1. Breakfast Burrito

Who doesn’t love a burrito? Breakfast burritos are a great, easy snack to keep on hand. Scramble 2 egg whites, 1/4 cup black beans, 2 tablespoons salsa, and 2 tablespoons shredded cheese, and wrap in 1 small whole-wheat tortilla. Make a bunch, wrap in foil, and keep in the freezer for whenever the craving hits. Protein from the eggs and black beans keep you fuller longer, and the spicy salsa keeps things interesting.

  1. Healthy Morning Glory Muffins

An oat-based muffin packed with healthy carrots and zucchini, lightly sweetened with raisins and just a pinch of sugar makes a perfect breakfast or snack. Use a mini-muffin tin for smaller portions, and eliminate or cut back on the brown sugar or choose a healthier substitute to cut back on sugar.

  1. Breakfast Quinoa Bites

Here’s a new way to enjoy quinoa: make mini quinoa breakfast quiches! In a medium bowl, combine 2 cups cooked quinoa, 2 eggs, 1 cup your favorite veggies (spinach or zucchini work well), 1 cup shredded cheese, and a sprinkle of salt and pepper. Portion into a lightly-greased mini muffin tin, and bake at 350 F for 15-20 minutes. These are easy to bring along and delicious to enjoy warm or cold.

  1. Fruit and Yogurt Smoothie

Here’s a simple and delicious smoothie recipe for the morning rush. Blend 1 cup plain Greek (or regular) yogurt with 1 cup frozen fruit (banana and berries work very well) with 1/2 cup liquid (milk, juice, coconut water—whatever you like). Freeze overnight and thaw throughout the day to enjoy in the afternoon, or blend up in the morning.

  1. Leftovers n’ Egg

Stuck with last night’s leftovers? Place a scoop of leftover roasted veggies, potatoes, or meat in a container, top with a cracked egg, and heat in the microwave until the egg white is cooked through, 30 to 45 seconds. (Or prep in the oven.) Feeling fancy? Sprinkle with some freshly grated parmesan cheese.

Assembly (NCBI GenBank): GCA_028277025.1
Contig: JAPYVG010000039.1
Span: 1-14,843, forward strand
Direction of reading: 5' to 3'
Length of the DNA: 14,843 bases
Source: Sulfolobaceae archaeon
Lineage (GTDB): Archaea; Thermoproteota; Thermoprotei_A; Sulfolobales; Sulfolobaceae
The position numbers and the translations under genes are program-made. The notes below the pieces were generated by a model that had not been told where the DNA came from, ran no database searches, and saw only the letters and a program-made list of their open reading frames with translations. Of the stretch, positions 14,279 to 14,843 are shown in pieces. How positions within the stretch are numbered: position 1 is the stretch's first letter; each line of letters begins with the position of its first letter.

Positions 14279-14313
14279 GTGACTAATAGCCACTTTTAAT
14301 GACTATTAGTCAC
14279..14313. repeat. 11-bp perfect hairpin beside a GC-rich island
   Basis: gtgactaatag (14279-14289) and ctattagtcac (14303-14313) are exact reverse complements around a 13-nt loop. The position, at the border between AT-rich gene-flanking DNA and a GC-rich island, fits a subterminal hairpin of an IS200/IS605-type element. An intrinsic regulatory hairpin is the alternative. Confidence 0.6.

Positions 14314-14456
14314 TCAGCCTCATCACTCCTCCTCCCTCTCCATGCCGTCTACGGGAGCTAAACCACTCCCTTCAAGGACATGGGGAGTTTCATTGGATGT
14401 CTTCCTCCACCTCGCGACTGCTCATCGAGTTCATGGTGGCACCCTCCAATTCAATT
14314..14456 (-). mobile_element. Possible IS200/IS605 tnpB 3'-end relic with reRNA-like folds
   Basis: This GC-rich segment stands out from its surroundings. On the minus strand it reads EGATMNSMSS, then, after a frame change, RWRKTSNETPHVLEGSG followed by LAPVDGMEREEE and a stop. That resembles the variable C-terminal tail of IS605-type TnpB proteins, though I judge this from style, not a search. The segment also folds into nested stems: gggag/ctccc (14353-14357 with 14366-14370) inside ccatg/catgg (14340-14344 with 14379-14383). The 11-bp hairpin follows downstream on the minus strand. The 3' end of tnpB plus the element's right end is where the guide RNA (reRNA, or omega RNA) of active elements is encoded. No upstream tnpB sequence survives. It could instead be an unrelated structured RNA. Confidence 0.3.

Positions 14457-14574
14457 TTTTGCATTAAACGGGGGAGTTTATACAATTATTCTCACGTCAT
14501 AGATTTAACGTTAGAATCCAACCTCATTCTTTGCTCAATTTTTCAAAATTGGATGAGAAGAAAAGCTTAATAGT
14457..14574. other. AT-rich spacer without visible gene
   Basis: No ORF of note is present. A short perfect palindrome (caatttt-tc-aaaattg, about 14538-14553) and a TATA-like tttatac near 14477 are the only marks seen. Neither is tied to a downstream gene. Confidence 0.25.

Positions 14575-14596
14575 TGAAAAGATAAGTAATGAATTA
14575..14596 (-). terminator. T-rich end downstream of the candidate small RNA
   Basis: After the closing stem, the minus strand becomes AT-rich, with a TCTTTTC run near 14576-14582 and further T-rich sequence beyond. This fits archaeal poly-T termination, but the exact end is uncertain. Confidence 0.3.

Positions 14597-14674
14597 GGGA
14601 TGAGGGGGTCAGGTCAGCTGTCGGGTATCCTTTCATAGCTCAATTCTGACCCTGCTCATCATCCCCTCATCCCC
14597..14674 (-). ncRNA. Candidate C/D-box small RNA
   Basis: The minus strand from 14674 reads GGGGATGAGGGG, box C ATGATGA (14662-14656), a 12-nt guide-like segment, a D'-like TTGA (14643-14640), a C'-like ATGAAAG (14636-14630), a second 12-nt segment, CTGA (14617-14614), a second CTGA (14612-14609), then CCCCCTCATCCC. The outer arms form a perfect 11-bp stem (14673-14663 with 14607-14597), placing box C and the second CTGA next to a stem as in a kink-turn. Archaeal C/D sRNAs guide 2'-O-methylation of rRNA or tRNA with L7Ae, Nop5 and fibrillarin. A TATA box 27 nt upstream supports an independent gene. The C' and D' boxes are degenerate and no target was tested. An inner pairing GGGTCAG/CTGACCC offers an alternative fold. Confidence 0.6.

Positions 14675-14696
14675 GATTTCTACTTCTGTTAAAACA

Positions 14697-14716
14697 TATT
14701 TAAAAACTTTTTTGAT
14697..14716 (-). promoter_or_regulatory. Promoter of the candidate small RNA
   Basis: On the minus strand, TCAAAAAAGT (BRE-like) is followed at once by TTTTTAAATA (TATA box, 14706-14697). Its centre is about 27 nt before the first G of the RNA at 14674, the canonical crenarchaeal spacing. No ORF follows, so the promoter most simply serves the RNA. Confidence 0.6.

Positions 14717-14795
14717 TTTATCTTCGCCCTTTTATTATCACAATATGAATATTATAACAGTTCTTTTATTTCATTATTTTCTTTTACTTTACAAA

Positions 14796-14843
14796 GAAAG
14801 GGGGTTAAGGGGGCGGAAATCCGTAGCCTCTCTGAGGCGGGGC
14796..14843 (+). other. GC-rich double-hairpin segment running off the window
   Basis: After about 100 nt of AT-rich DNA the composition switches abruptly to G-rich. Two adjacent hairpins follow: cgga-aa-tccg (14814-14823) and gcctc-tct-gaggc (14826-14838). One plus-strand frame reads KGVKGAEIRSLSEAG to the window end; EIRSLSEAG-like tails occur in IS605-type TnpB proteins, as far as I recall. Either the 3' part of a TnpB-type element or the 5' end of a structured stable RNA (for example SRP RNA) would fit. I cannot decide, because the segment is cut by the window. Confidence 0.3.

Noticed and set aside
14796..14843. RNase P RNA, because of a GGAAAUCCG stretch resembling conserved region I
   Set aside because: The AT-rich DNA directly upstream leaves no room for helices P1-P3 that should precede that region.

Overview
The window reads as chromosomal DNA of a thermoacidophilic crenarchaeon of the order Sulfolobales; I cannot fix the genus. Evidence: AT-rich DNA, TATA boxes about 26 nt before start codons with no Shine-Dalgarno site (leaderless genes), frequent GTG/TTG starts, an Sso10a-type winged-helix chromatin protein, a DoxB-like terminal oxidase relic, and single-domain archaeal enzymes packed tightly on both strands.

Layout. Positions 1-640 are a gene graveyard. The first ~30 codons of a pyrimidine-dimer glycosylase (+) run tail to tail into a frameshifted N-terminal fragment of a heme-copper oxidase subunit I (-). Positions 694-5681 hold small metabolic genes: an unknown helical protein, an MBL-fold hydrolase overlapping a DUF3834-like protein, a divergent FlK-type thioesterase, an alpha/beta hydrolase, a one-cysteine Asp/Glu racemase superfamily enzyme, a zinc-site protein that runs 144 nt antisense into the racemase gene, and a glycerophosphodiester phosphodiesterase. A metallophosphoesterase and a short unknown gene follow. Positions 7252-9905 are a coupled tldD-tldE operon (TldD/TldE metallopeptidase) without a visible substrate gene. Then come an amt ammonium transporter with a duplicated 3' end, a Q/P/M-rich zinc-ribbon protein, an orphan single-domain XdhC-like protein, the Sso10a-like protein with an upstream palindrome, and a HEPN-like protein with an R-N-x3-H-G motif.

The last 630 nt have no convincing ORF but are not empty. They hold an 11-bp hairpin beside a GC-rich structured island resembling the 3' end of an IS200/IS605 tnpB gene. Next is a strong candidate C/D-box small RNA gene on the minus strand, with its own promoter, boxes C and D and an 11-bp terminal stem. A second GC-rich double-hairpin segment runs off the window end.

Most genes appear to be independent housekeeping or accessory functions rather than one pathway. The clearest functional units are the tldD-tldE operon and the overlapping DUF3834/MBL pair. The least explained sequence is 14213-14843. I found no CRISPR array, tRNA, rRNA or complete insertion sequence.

1. Fruity Breakfast Quinoa

Cooking quinoa in milk (cow, soy, or almond) and adding some sweet spices and fruit makes for a great substitute for classic hot breakfast cereals. Plus, it’s high in protein and essential amino acids like lysine, which is essential for tissue growth and repair. Simply cook quinoa according to package instructions, but substitute milk for water, and add some cinnamon or nutmeg instead of salt and pepper. Top with fresh berries and chopped roasted nuts.

  1. Zucchini Bread Oatmeal

Take a classic baked loaf and make it into oatmeal with this recipe! Adding shredded zucchini to oatmeal is a great way to fit in an extra serving of veggies. Throw on a handful of toasted walnuts or pecans for some added crunch.

  1. Quinoa Fruit Salad

Spice up a plain old fruit cup with a scoop of quinoa. Toss the whole shebang around until the quinoa is evenly distributed through the fruit. Add a scoop of plain yogurt and a drizzle of honey for a little extra body.

  1. Oatmeal Squares

Oatmeal is a great option for a hearty snack or breakfast, but what’s the best way to make it into a more convenient and portable snack? Bake it into squares!

  1. Pumpkin Oatmeal Bowl

A heaping dollop of pumpkin puree is a great way to squeeze in anextra dose of veggies. Plus, the super-orange superfood is packed with nutrients and a healthy dose of fiber. This recipe pairs the pumpkin with quick oats, pumpkin pie spice, and almond milk for a quick and easy breakfast on-the-go.

  1. Ricotta and Tomato Breakfast Sandwich

Here’s a healthier take on the classic breakfast sandwich: Take 2 slices of a hearty whole-grain bread, spread each slice with 1 tablespoon ricotta cheese and sprinkle with kosher salt and fresh cracked pepper to taste. Add 1-2 hearty slices of fresh beefsteak tomato (blotted with paper towel to remove excess liquid) and enjoy.